Xuhui acts to be ahead of the game in enticing top talent

The district has built apartment buildings along Huangpu River that will be rented at heavily subsidized prices to highly skilled professionals.
Xuhui acts to be ahead of the game in enticing top talent
Ti Gong

A 30-square-meter studio apartment, mainly for bachelors, costs 1,800 yuan (US$273) per month in rent.

Xuhui District pledged on Thursday to offer ideal conditions to lure professionals and entrepreneurs from across the world.

Fang Shizhong, the district director said the downtown district aims to develop itself into a "national entrepreneurship center" focusing on information technology and life science.

Talented workers from both home and abroad will be a key element of the plan — and the district will ensure a suitable platform and policies as well as providing accommodation to key staff to ensure its ambition is achieved.

"We will make sure they have the best stage to perform their skills and are living comfortably as well as offering supportive policies," he told a press conference.

As part of the efforts, a trial operation will be implemented to make it more convenient for overseas professionals working in Xuhui to enter and exit the country.

Green channels will be opened on various public services for top foreign talent in the district, Fang said. The district government said detailed policies on these trial services will be announced soon.

However, the promise of inexpensive accommodation  has already been partly brought about.

The first batch of about 2,000 low-rent apartments along the Huangpu River in Xuhui, known as the West Bund are ready to accommodate professionals — with the lowest rents at 1,800 yuan (US$273) in sharp contrast to the city's usual sky-high housing prices.

"My wife and two daughters finally don't need to squeeze into a studio with me," said Wang Haikun, a doctor on cell researches who graduated from the University of Pennsylvania. He is among the first batch of top talent to move into one of the apartments with two bedrooms on Longshui Road S.

"Many returning Chinese like Wang cite housing as one of their top concerns when deciding where they would like to work," said Chen Fengwei, deputy Party secretary with Institut Pasteur of Shanghai under the Chinese Academy of Sciences, where Wang now works. Before that he had worked for the US Wistar Institute for five years after graduation.

Such highly skilled returning Chinese are called haigui, or "sea turtles" in China.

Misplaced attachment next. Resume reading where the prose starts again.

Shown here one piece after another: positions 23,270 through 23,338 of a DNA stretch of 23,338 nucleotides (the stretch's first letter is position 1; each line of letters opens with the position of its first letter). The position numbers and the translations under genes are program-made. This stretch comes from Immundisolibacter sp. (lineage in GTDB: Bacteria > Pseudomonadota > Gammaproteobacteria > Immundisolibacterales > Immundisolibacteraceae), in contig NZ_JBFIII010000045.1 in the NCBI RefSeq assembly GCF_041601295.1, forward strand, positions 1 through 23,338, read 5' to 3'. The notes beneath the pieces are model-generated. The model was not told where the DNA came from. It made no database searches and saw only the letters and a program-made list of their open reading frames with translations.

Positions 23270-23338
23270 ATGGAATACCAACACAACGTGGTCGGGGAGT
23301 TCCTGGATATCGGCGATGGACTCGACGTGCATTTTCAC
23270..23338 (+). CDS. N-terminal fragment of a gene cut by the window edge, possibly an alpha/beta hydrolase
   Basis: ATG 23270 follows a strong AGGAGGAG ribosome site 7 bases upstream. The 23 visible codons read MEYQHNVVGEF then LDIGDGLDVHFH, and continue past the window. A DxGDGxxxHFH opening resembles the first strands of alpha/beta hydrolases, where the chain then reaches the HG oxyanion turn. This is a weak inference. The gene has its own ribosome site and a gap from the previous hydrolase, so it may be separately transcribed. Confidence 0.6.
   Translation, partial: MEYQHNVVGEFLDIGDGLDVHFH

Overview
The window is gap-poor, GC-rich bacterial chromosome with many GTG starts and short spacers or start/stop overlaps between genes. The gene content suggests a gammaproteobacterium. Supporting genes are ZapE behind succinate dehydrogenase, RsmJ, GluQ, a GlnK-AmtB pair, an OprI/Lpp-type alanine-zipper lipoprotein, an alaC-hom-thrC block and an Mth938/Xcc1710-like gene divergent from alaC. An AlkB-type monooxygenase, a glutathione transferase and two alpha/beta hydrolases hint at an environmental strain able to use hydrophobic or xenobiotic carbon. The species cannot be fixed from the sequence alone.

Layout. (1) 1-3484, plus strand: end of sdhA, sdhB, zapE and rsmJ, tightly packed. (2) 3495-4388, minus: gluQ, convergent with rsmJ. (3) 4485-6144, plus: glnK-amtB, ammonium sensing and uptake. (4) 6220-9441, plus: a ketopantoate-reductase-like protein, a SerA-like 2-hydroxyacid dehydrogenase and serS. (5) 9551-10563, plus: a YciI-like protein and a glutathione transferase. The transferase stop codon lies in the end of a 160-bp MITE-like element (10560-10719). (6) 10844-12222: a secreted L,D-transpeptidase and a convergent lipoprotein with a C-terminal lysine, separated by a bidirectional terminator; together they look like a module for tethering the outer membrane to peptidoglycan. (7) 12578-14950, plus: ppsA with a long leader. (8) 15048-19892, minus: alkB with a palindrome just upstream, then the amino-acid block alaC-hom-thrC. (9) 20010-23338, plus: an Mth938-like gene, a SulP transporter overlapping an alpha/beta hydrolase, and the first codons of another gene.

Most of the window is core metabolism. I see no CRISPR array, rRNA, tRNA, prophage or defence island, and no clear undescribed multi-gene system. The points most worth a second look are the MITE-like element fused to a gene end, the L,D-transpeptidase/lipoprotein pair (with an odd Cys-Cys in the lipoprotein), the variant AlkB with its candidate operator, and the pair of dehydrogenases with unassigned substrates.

The talent apartment building, which is a five-minute walk to the West Bund, has a total of 2,021 flats, including studios, mainly for bachelors, two-bedroom apartments for families like Wang's and "loft rooms." Over 600 parking lots have been built.

A 60-square-meter two-bedroom apartment costs 4,500 yuan a month to rent, said Cao Lei, deputy director with the district's house management bureau.

Currently, only companies registered in Xuhui can apply to use the apartments for their employees. Applications from individuals and companies outside Xuhui aren't accepted, Cao said.

Furthermore, the district government will ask national laboratories, research centers and universities in Xuhui to open their research facilities and lab resources to the professionals, Fang said. Leading companies and universities are being encouraged to open more innovation parks for startup companies, he added.

Xuhui already has 60 such innovation and entrepreneurship parks, but Fang said he wanted more "international, professional and quality" parks and incubators. Microsoft and Google have opened incubator and entrepreneurship space for the startups, he said.

"Xuhui aims to become a national level quality entrepreneurship and innovation center by 2020," Fang added.

To achieve that goal, "innovation hubs" and "entrepreneurship belts" have been planned in the Caohejing, West Bund, Zizhu High-Tech Park and along the under-construction Metro Line 15, to bring in companies involved in information technology and life sciences as well as startups.

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